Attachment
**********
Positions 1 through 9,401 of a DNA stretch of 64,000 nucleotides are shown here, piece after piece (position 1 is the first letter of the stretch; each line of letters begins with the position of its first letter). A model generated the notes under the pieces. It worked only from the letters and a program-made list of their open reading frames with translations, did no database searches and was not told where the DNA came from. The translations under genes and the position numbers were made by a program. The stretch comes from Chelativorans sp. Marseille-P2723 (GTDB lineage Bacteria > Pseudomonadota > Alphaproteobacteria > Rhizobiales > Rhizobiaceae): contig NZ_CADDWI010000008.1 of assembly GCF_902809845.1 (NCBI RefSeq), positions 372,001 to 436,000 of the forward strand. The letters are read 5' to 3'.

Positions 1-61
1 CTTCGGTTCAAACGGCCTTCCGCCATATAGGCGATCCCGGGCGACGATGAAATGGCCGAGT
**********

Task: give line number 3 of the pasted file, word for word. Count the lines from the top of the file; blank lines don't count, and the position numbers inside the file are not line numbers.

1 CTTCGGTTCAAACGGCCTTCCGCCATATAGGCGATCCCGGGCGACGATGAAATGGCCGAGT